My reason was the Prophets, who are capable of inspiring those kinds of society-wide changes.  The Prophets will be able to get the People to settle down, to worship the World Spirit (who's similar enough to the King of Life that maybe the Faithful will leave them alone), and to give up the traditions of their ancestors for a new "ancient" religion.
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Emily Care
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« Reply #10 on: August 10, 2004, 08:17:17 AM »

This is wicked awesome.

Since the story lines would be seperate (unlike dogs) I'd think it would help to take a sorcerer-like take. Have the creation of the scenario solicit the stuff that all the players are interested in. The separate story lines could be tied in thematically, or even connect with an overall larger plot that could be set by the gm or developed by the group.  

I've been thinking about the character structure of a lion versus a dog.  Dogs have traits/relationships/possessions that make them up.  Lions would have fewer relationships and possessions (I really see them as wandering the countryside carrying nothing but a knife and their lion skin), but what they do have is lots of internal stuff going on.  The precipice is the divide between the human and lion soul and each character could get traits divied up between these parts--human soul giving pragmatic skills (hunting, tracking, fighting, weaving) and the lion soul gives extranormal skills and abilities (farsight, truthseeing, magical combat or banishing).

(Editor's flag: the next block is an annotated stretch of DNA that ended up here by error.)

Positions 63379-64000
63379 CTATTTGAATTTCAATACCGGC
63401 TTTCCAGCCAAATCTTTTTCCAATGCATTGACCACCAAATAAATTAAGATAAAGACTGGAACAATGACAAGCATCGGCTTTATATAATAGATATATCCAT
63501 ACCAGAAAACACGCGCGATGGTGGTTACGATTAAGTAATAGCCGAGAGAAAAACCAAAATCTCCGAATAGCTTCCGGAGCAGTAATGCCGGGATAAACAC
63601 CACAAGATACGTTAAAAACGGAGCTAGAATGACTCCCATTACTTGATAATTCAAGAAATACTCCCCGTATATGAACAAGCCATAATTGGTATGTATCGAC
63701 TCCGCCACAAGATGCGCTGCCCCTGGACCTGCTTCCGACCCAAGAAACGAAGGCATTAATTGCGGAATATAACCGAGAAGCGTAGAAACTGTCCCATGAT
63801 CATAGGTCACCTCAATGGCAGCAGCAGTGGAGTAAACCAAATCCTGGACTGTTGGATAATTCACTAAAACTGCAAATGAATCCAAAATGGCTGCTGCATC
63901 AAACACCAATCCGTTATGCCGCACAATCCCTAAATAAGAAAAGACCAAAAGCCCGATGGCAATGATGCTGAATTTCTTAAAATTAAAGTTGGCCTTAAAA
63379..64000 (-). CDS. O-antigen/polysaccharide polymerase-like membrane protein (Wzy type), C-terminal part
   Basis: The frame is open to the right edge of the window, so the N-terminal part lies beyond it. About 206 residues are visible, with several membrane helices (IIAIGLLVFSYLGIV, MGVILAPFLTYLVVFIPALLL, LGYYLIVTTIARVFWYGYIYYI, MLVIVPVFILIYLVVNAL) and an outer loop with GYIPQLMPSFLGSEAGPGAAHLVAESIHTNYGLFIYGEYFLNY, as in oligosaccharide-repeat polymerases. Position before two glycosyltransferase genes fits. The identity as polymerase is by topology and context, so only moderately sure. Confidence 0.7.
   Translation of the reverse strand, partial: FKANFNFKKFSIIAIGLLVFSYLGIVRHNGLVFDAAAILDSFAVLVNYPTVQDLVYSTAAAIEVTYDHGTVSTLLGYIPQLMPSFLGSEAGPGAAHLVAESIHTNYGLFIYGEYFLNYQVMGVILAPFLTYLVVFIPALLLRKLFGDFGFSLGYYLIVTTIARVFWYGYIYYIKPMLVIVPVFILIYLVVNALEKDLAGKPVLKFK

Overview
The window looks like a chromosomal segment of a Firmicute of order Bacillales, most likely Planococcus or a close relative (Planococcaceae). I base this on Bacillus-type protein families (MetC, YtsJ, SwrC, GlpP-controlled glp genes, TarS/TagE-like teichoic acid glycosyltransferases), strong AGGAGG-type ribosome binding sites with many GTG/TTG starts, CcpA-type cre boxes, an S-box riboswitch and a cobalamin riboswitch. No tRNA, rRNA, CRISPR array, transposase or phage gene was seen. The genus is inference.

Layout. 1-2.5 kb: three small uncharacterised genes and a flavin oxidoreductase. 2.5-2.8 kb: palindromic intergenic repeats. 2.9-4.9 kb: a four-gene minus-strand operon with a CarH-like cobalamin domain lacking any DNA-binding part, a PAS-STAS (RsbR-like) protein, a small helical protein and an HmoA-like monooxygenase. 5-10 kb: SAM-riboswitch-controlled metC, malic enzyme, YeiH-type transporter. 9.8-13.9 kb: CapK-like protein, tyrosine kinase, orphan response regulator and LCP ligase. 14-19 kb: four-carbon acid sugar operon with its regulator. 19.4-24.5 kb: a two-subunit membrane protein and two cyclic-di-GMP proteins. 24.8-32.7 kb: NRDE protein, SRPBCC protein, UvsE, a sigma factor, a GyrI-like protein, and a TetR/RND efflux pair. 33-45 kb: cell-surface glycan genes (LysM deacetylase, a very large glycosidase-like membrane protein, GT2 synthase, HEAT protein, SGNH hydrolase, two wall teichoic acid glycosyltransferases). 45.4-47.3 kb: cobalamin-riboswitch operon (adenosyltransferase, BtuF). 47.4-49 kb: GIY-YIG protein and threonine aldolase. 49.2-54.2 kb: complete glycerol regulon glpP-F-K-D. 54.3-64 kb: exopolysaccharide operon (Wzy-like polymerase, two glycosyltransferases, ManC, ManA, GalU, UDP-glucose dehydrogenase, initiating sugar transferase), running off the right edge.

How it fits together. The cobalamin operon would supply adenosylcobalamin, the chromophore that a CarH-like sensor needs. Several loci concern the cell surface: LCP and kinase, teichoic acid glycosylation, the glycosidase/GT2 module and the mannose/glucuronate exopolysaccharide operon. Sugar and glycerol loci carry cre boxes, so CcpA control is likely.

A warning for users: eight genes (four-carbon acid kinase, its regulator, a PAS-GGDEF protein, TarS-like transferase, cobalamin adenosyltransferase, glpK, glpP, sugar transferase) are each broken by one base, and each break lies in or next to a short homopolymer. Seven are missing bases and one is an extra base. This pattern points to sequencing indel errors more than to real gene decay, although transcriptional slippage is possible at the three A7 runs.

All these things being of course the same kinds of traits used in ditv, and they could have dice assigned them.  Human traits being smaller dice (d6's) and lion traits having larger dice (d8,d10) to start but also requiring the taking of d4's (I'm thinking of how guns are handled here).  What this says to me is that the lion part of the person is the big guns, but also brings up more flack that will cause fallout. Though, as smaller dice can be traded in for larger, they also give the character the potential to grow in power.  Vincent, you so rock.

Anyway, there could be something about how much the character gets invested in human vs. lion traits--I'm thinking about this:

Quote from: Jonathan Walton
The rock lion spirit is a potent one, much wiser, stronger, and crueler that the spirits of the People. As a Ghost Lion, you must often struggle to control the demands of your spirit, lest it, in a fit of savage passion, fight against the unnatural unity or, even worse, abandon your body altogether. More than a few Lions have simply dropped dead, beyond the aid of any healer save the Lion-Keeper God who bound them in the first place. This cannot be your fate.

As you grow in the lion side, you have to deal with this possible imbalance more.  Could the d4's get assigned to "side-affect" traits associated with the lion (rage, anger, cunning, silence) that grow over time.